Shedding light on gender-based violence: JSCFS x Halo Project

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As the world prepares to celebrate International Women’s Day, it’s crucial to spotlight initiatives that amplify the voices often marginalised within the gender equality discourse. Among such endeavours stands the Durham Student Halo Project, a beacon of hope dedicated to confronting the stark realities of gender-based violence faced by ethnic minority women. The Durham Student Halo Project, as a hub of the wider Halo charity, emerges as a vital force in challenging systemic injustices. What’s more, in a remarkable display of collaboration, this year’s John Snow Charity Fashion Show (JSCFS) has chosen to align their efforts with the Halo Project. This strategic partnership not only underscores the significance of the charity’s mission but also highlights the collective responsibility in addressing gender-based violence. In speaking with both groups, I have been given the inside scoop on what big things are to come in the near future. 

“While the origins [of female genital mutilation] aren’t clear, they are practised in many parts of the world like Asia and the Middle East and not just Africa, which tends to be what people initially think of” – Naomi Lawal, Publicity Officer for the Durham Student

The more widely works on supporting Black and other minoritised victims and survivors of domestic abuse, sexual violence, and what they have termes as other ‘hidden harms’. Publicity Officer explained that the charity’s work stems from there being a “misunderstood … collective perception that these issues are just cultural practises, without recognising the colonial roots and how these practices were reinforced under colonial rule”. Namoi expands on this and explains that “while the origins [of female genital mutilation] aren’t clear, they are practised in many parts of the world like Asia and the Middle East and not just Africa, which tends to be what people initially think of”. Naomi has emphasised how the charity’s work is crucial to “debunk such ideas so that it’s treated as a human rights violation” in order to treat these issues with the adequate levels of severity. She discusses the need for a more international approach to be taken towards gender-based violence as “there is a racialized perception of such practices, [so] ethnic minorities face discrimination and bias within legal and healthcare systems. Mainstream support services are already lacking in cultural sensitivity and remain unresponsive to the needs of the survivors, which may cause further distress for victims.” That is where the has stepped in, and we can hear more about how the Durham Student continues the charity’s work.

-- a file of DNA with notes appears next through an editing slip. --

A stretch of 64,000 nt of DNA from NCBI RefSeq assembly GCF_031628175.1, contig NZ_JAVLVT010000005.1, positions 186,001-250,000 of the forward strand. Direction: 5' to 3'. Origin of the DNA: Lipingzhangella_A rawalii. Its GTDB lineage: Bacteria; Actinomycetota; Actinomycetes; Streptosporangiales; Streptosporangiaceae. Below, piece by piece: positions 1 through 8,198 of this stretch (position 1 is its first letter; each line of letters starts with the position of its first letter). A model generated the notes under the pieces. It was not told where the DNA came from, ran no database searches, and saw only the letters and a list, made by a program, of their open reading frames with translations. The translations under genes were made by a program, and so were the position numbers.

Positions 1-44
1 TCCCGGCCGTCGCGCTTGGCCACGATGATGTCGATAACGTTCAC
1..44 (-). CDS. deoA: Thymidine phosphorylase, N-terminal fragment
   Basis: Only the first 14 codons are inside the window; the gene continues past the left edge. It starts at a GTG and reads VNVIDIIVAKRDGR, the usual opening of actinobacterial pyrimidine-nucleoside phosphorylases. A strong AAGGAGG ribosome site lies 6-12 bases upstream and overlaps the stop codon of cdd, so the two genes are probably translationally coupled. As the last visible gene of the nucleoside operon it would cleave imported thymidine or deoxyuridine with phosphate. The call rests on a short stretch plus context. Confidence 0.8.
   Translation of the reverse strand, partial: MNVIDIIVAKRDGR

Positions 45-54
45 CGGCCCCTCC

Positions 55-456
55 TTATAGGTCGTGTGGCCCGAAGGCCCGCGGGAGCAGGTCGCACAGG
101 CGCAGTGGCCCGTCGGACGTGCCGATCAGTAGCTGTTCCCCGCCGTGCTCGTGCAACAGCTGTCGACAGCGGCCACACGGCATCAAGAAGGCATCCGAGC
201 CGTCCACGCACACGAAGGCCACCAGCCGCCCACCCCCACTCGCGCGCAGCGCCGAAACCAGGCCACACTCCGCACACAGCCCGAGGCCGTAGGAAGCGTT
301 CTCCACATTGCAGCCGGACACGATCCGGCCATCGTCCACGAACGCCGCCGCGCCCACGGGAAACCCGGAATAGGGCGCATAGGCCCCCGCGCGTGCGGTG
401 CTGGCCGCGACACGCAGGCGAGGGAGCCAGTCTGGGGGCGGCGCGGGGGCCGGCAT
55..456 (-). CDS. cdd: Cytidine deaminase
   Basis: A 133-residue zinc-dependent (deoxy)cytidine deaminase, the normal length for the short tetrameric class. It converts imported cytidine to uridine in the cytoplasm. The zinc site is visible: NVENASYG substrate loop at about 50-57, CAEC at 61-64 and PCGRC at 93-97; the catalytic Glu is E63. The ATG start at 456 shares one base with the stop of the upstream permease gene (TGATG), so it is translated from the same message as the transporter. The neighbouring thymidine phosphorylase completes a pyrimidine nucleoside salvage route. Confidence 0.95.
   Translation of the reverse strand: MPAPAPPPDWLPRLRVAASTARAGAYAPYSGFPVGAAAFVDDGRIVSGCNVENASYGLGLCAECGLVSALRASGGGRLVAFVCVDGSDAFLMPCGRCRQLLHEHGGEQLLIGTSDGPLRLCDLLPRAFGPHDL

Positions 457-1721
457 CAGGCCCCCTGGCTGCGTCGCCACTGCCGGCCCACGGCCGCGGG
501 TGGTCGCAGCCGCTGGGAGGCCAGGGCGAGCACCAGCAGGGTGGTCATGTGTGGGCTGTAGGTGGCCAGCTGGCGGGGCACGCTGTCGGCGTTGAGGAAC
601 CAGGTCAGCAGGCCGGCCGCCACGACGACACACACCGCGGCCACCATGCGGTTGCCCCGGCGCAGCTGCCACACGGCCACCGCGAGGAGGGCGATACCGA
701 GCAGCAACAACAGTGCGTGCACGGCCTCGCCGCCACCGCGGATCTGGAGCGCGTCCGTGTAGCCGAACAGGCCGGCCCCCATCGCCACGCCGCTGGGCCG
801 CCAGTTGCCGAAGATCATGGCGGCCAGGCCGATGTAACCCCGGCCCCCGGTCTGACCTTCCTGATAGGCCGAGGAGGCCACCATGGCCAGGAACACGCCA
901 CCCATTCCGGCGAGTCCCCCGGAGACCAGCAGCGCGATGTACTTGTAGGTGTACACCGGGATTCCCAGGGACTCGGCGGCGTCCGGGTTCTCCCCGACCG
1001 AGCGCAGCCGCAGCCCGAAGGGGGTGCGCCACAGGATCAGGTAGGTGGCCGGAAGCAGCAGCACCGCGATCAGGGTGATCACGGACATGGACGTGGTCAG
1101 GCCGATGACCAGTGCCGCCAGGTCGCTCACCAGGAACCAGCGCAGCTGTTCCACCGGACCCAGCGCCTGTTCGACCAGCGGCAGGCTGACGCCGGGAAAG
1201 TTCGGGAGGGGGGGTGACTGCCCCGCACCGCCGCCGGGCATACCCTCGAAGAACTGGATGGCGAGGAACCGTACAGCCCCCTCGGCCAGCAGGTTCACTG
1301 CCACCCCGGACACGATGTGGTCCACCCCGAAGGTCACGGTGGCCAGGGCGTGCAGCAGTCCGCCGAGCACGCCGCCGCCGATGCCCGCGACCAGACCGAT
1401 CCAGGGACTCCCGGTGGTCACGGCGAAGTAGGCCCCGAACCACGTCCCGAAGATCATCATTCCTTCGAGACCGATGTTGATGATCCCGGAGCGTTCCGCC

Co-Vice President, Ojasvi Chugh, explains how their work at the University is “really meaningful … bringing in a positive impact into our lives as well”. Ojasvi explained that at the Durham branch they aim to “[provide] this sort of safe haven for victims on campus to reach out to us and for us to direct them”. She emphasised how being involved in the bigger charity shows people on a university level that you can “bring in a tangible impact on people’s lives”. The work that the undertakes is inspiring, as they have established resources that educate and eliminate bias, opened Halo Homes, Survivors Forums and various Student Hubs. Naturally, this leaves us wondering what work is being done to raise awareness for the charity. Whilst the Durham team have taken on various endeavours to further the charity’s aims, a particularly exciting collaboration has emerged with JSCFS. 

“We want to try and be empowering for all of our models … the Halo project works to empower survivors” – Max Roulstone, President